Getting Sweaty In Europe – August 2012

Author Happyshopper - Last updated: 29.10.2012

It’s about time I wrote something up from our trip to Europe in August… It was a long time in the planning so it was great to finally make it onto the ferry at Dover and get under way with Subversive, SarahSaw and MeTwo. Having said that, the first day was a day of fail.

A huge thanks to anyone and everyone who helped with location details for us, there are far too many to mention. You know who you are.

Day 01. We rolled up at Villa Grammaire, went for a little walk and upon turning the corner on the driveway we immediately spotted a man standing in one of the front windows painting. Being a Sunday coupled with the lack of white vans, this can only be the owner. So back into the car and off to Chateau Zufall we go. It’s ok, we tell ourselves, this one’s epic. Because when it comes to UE, everything is either Epic or A Derp.

After parking far too far down the road, we eventually find the place and make the fence look super easy. The place is pretty well sealed though and it took us a good half hour to get inside. As it turned out, the call of epic was a little premature. It was stripped out for renovation and there was nothing to see save for some empty rooms with stripped floorboards. Crap.

Roll on Antwerp and some food! After drowning our early sorrows in coke and milkshake, we headed to Crachoir Piscine where we finally got to see something as we expected it! I really wasn’t fussed about the place if I’m honest, not at all. It’s just a swimming pool. So I didn’t photograph it.


Crachoir Baths Changing Rooms by jamescharlick, on Flickr

The corridors are one of the nicer features of this old swimming baths, built in 1915 and active until 1999. It was built in the first world war to prevent all of the local workforce from being transported from Belgium to Germany to work on the war effort in their factories.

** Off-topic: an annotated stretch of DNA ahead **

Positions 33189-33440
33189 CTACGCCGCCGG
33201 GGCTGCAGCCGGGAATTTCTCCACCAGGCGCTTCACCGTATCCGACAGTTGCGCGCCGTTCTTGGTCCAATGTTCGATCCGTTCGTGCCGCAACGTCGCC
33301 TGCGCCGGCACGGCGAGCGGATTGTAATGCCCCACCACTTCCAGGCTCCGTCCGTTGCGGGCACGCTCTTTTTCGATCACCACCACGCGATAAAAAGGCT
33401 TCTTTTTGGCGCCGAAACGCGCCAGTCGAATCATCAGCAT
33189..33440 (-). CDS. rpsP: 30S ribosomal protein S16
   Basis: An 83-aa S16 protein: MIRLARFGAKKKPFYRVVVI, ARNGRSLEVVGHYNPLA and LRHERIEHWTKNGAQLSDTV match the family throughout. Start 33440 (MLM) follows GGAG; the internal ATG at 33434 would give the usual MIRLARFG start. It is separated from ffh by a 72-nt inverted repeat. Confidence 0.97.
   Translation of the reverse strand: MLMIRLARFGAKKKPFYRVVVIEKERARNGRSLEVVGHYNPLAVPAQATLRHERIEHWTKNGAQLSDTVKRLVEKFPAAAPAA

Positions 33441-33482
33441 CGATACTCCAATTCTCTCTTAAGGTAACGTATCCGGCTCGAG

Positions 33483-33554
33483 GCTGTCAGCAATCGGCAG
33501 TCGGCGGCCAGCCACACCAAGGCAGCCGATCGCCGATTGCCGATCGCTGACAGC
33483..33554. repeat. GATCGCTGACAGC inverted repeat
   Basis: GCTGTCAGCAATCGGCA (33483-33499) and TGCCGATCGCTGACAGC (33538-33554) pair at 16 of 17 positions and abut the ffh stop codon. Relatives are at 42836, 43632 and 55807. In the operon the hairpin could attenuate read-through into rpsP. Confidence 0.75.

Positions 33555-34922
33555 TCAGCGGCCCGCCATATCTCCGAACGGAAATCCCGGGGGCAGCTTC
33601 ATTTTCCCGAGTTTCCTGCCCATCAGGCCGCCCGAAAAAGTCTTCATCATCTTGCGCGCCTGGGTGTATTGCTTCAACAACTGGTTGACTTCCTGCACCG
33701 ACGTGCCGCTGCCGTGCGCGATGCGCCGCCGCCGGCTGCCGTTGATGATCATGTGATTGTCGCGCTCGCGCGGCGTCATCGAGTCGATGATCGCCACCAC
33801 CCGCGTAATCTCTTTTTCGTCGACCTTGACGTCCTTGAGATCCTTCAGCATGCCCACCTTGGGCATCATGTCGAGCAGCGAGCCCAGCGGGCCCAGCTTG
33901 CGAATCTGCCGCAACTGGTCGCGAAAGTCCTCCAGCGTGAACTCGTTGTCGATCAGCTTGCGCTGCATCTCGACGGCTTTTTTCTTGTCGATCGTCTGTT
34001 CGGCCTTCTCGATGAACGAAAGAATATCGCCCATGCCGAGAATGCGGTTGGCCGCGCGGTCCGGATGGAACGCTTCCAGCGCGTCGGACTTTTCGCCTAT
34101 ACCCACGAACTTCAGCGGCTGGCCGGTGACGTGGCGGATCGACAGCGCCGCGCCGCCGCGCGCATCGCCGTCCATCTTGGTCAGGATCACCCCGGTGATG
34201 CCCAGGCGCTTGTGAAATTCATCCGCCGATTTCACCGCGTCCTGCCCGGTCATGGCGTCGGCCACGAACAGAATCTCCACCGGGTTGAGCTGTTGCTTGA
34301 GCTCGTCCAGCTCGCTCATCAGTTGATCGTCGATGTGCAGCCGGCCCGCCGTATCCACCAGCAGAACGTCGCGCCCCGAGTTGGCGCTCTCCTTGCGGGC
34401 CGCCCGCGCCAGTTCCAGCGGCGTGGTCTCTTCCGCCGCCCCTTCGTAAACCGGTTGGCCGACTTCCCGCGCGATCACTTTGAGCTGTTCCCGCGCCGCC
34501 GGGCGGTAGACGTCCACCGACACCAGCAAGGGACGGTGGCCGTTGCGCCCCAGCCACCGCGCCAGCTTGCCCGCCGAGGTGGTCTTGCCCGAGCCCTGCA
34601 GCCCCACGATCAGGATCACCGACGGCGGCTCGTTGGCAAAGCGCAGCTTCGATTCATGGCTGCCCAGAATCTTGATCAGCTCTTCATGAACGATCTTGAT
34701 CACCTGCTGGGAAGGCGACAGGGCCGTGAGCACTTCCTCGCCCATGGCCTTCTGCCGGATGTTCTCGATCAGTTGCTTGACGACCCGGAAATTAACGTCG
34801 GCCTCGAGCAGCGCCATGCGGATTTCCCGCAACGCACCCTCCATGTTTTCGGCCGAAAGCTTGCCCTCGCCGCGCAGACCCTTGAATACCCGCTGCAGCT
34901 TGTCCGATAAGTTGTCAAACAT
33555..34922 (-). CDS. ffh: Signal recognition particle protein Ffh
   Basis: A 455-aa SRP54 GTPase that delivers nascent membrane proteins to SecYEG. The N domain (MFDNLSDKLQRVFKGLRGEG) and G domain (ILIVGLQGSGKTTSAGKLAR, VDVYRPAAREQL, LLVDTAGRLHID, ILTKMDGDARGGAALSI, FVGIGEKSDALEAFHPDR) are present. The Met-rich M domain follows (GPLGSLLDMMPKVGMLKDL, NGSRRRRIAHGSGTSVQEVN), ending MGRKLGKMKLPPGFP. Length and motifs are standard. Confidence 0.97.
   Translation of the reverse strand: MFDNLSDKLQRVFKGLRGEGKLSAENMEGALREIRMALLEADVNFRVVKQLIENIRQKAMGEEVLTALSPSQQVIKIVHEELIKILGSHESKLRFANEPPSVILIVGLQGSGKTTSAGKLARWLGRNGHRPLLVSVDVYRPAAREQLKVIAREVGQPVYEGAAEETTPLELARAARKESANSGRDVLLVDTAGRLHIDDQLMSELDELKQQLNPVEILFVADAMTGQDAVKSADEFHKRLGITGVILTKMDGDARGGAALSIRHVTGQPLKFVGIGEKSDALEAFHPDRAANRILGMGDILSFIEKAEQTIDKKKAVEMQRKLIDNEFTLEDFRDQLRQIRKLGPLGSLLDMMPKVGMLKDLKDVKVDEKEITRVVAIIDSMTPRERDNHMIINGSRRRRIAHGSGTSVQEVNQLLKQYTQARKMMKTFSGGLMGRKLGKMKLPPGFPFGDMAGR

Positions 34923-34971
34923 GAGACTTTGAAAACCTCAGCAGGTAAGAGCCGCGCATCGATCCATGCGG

So things were on the up. Did I mention the heat? It was hot. At times I thought I was melting. With that in mind we decided sleeping on the roof of something was much more desirable than sleeping in an old swimming pool changing room where the only clean areas were almost certainly still in use. We headed to The Comet Factory and spent a lovely evening listening to a water pump evacuate water from a trench somewhere below us, but it didn’t matter, we were all far too tired to care.

Day 02. Come the morning, come the time to get out before the workforce arrive and make enquiries about why we moved in to the top floor of a derelict factory for the evening. We probably knew enough French to ask about breakfast, but I don’t think we’d have explained the rest away too well.

We headed first to the abandoned monastery of St Fakobus for some comedy entry. Because only three of us had suitable equipment to get in we had to relay items back and forth while trying not to lurk outside in a suspicious fashion.


Early Morning Warmth by jamescharlick, on Flickr

St. Fakobus is one of several abandoned monastery’s in Belgium. Unfortunately we couldn’t get into the main chapel but there was a smaller chapel and a small selection of other rooms to see. On the site of a XIII century castle a monastery was built in the 1930s. The religious order has left and the site awaits reconversion.

When the time came to leave again I made the walk to the exit in the second relay, climbing up and out and wondering where the others had pissed off to I dumped my gear on the ground and as I’m half way out a cyclist passes by 2 feet from where I’m frozen in place. How they didn’t see me I’ll never know, I could have reached out and grabbed them. Next!

Another monastery was up, the more famous St. Hilarius. It’s a bit of a struggle to find any details on this site, perhaps speaking french would help but the locals seem to struggle too.


Immaculate by jamescharlick, on Flickr

It’s a part of a live site, and they’re obviously very used to finding rapscallions such as us snooping around inside. We bumped into a woman who, after asking us to leave, mentioned that "work" was starting the following week so we wouldn’t be able to get in after that. I don’t know the nature of the work, but I hope it’s to convert the monastery into a usable space again without destroying a lot of what makes it charming and unique.